Scientists lifting the veil on a sting operation that netted drugs counterfeiters in China said on Tuesday it was vital for Asia's police and pharmaceutical watchdogs to work more closely in tackling these dangerous cheats.
In a paper published in the US online journal the Public Library of Science (PLoS), the scientists describe an unprecedented undercover mission that led to the arrest of a Chinese gang peddling fake anti-malaria pills.
AdvertisementBogus treatments for malaria are rampant in Southeast Asia, placing lives at risk, they warn.
These pills are unlikely to contain enough artesunate -- the active ingredient that kills resistant malaria parasites in the blood -- and may even contain toxic substances that could sicken or kill the patient.
The investigation, dubbed Operation Jupiter, was coordinated with the help of Interpol and the World Health Organisation (WHO).
Lab experts with Britain's University of Oxford and Wellcome Trust analysed 391 samples of genuine and counterfeit artesunate, collected in Myanmar, Laos, Vietnam, Cambodia and on the Thai-Myanmar border.
They used a spectrometer to get a chemical ID of the pills and found that 195 out of 391 samples -- 49.9 percent -- had no or only small amounts of artesunate.
They also put the pills' packaging through a battery of tests, finding changes in hologram seals that, only to the expert eye and with the help of a microscope and ultraviolet light, pointed to fakery.
Many of the fake seals bore the logo "Guilin Pharma," the name of a large pharmaceutical company in Guilin, southern China.
But the ace in the hole was to use a high-technique called forensic polynology that not only found minute traces of pollen in the samples but identified their origin.
At least some of the counterfeit artesunate came from southern China, and this was supported by examination of the mineral calcite, found in some of the samples.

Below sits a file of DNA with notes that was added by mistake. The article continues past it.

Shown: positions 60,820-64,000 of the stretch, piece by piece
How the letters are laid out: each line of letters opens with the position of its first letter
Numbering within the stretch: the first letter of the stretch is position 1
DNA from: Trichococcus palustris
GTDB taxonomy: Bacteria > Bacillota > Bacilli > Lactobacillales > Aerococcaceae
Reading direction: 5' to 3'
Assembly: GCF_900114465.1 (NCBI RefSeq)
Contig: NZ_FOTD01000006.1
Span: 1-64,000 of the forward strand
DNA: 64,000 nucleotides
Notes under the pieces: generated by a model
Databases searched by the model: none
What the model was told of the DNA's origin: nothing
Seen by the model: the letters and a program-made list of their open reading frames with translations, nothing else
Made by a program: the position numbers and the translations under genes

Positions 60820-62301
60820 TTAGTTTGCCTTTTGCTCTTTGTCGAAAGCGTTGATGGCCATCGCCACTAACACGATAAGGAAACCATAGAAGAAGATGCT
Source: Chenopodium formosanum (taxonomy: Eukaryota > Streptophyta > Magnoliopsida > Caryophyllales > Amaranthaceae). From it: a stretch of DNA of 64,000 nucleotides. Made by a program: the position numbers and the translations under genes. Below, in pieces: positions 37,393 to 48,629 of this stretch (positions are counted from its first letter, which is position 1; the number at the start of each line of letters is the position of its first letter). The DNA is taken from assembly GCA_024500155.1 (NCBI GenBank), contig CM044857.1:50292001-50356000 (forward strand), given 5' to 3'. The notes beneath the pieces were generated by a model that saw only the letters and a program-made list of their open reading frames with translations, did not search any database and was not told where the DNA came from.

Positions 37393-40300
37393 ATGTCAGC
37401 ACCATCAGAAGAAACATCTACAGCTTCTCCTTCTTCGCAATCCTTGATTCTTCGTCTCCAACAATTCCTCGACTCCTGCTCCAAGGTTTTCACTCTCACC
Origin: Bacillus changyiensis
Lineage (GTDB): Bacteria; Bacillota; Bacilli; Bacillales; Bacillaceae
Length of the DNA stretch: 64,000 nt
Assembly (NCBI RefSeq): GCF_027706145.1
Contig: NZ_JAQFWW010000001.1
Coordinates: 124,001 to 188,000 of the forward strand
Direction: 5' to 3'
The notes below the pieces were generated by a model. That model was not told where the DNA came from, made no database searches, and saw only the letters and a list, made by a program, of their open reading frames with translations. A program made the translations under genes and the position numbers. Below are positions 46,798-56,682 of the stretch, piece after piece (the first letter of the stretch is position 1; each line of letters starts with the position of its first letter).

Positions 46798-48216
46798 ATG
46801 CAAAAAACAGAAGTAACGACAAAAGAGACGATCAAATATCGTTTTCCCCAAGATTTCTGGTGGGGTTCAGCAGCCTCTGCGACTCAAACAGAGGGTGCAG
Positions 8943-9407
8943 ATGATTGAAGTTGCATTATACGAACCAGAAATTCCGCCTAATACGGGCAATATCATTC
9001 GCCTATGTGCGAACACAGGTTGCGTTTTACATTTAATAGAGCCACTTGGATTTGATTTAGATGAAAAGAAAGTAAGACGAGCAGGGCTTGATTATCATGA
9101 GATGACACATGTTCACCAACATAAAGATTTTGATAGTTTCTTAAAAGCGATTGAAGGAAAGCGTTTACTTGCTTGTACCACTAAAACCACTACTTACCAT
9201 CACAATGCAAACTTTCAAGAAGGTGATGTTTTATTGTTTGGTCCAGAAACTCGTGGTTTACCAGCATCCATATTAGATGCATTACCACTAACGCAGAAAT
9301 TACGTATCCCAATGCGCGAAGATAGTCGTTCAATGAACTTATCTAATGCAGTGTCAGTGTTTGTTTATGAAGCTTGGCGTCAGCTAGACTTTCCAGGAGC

Armed with this information, the Jupiter chiefs handed the evidence to China's ministry of public security in March 2006.
A police swoop netted a suspect in Yunnan province who had bought a quarter of a million fake "Guilin Pharma" blister packs from a man with a counterfeit factory in Guangdong province. The suspects are awaiting trial.
The packs had been sold across the border in Myanmar and probably accounted for as many as the genuine Guilin Pharma treatments sold there.
The paper says the unique collaboration between forensic scientists, detectives, doctors and pharmacists should be the model for future offensives against the scourge of counterfeit drugs.
But, they say, "there are very few laboratories (only one in Asia/Pacific) with the appropropriate reference collection [of genuine drugs] and ability to analyse pollen assemblages in tablets, and the work is very labour-intensive and specialised and therefore expensive."
"If a collaborative forensive approach is to succeeed, DRAs (drug regulatory authorities) and their international collaborations will need to be strengthened and regional laboratories able to provide actionable evidence will be required."
The problem of counterfeit artesunate in Southeast Asia first surfaced in 1998. Among the many concerns raised by this traffic is the fear that, by taking an insufficient dose of artesunate, patients will help the malaria parasite to become resistant to the only widely-available, cost-effective drug.